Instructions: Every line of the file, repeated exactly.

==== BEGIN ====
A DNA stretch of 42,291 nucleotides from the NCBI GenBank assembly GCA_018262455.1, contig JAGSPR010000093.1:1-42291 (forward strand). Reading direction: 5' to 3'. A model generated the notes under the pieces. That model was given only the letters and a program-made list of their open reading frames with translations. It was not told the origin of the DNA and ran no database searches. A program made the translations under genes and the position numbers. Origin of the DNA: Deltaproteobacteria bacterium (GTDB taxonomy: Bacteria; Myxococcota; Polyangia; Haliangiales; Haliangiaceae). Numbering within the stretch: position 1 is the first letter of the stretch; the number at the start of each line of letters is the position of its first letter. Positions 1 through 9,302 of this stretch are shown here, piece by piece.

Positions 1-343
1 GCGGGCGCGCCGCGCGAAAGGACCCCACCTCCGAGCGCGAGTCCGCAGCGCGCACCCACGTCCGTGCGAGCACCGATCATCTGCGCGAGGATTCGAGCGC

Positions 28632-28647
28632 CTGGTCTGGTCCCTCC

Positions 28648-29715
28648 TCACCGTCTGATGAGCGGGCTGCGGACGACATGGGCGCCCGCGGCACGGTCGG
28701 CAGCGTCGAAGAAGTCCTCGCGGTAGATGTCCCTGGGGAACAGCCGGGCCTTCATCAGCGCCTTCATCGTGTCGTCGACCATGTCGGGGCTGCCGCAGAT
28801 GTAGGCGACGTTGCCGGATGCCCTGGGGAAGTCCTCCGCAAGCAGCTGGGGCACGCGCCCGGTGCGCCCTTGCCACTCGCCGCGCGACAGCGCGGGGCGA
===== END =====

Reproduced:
A DNA stretch of 42,291 nucleotides from the NCBI GenBank assembly GCA_018262455.1, contig JAGSPR010000093.1:1-42291 (forward strand). Reading direction: 5' to 3'. A model generated the notes under the pieces. That model was given only the letters and a program-made list of their open reading frames with translations. It was not told the origin of the DNA and ran no database searches. A program made the translations under genes and the position numbers. Origin of the DNA: Deltaproteobacteria bacterium (GTDB taxonomy: Bacteria; Myxococcota; Polyangia; Haliangiales; Haliangiaceae). Numbering within the stretch: position 1 is the first letter of the stretch; the number at the start of each line of letters is the position of its first letter. Positions 1 through 9,302 of this stretch are shown here, piece by piece.

Positions 1-343
1 GCGGGCGCGCCGCGCGAAAGGACCCCACCTCCGAGCGCGAGTCCGCAGCGCGCACCCACGTCCGTGCGAGCACCGATCATCTGCGCGAGGATTCGAGCGC

Positions 28632-28647
28632 CTGGTCTGGTCCCTCC

Positions 28648-29715
28648 TCACCGTCTGATGAGCGGGCTGCGGACGACATGGGCGCCCGCGGCACGGTCGG
28701 CAGCGTCGAAGAAGTCCTCGCGGTAGATGTCCCTGGGGAACAGCCGGGCCTTCATCAGCGCCTTCATCGTGTCGTCGACCATGTCGGGGCTGCCGCAGAT
28801 GTAGGCGACGTTGCCGGATGCCCTGGGGAAGTCCTCCGCAAGCAGCTGGGGCACGCGCCCGGTGCGCCCTTGCCACTCGCCGCGCGACAGCGCGGGGCGA